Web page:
Ingrown toenails are a very treatable foot condition. In minor cases, soaking the affected area in salt or antibacterial soaps will not only help with the ingrown nail itself, but also help prevent any infections from occurring. In more severe cases, surgery is an option. In either case, speaking to your podiatrist about this condition will help you get a better understanding of specific treatment options that are right for you.
If you have any questions please feel free to contact our office located in Vista, CA . We offer the newest diagnostic and treatment technologies for all your foot and ankle needs.Read more about Ingrown Toenails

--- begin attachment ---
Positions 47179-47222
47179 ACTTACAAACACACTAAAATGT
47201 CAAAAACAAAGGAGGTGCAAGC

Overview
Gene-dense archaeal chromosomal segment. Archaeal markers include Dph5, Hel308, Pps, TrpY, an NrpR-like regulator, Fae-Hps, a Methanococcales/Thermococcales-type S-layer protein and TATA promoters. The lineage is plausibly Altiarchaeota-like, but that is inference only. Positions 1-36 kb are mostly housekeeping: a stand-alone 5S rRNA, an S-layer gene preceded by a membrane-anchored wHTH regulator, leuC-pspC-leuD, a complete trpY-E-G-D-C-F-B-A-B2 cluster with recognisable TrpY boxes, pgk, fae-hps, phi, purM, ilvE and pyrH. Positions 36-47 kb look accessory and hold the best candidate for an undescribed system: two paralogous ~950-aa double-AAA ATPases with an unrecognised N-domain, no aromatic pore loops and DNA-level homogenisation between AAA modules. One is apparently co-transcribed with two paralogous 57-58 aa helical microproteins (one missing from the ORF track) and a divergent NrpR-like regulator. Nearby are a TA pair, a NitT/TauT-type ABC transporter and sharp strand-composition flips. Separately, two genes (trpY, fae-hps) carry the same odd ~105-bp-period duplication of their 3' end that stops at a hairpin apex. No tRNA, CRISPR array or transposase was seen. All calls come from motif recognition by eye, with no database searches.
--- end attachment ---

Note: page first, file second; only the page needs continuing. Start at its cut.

An ingrown toenail is a nail that has curved downward and grown into the skin. This typically occurs at either the nail borders or the sides of the nail. As a result, pain, redness, swelling, and warmth may occur in the toe. If a break in the skin forms due to the ingrown nail, bacteria may enter and cause an infection in the area; this is typically characterized by a foul odor and drainage.
Ingrown toenails have multiple reasons for developing. In many instances, the condition is a result of genetics and is inherited. The most common cause, however, is improper trimming; cutting the toenails too short forces the skin beside the nail to fold over. An ingrown toenail can also develop due to trauma, such as stubbing the toe, having an object fall on the toe, or participating in activities that involve repeated kicking or running. Wearing shoes that are too tight or too short can also cause ingrown toenails.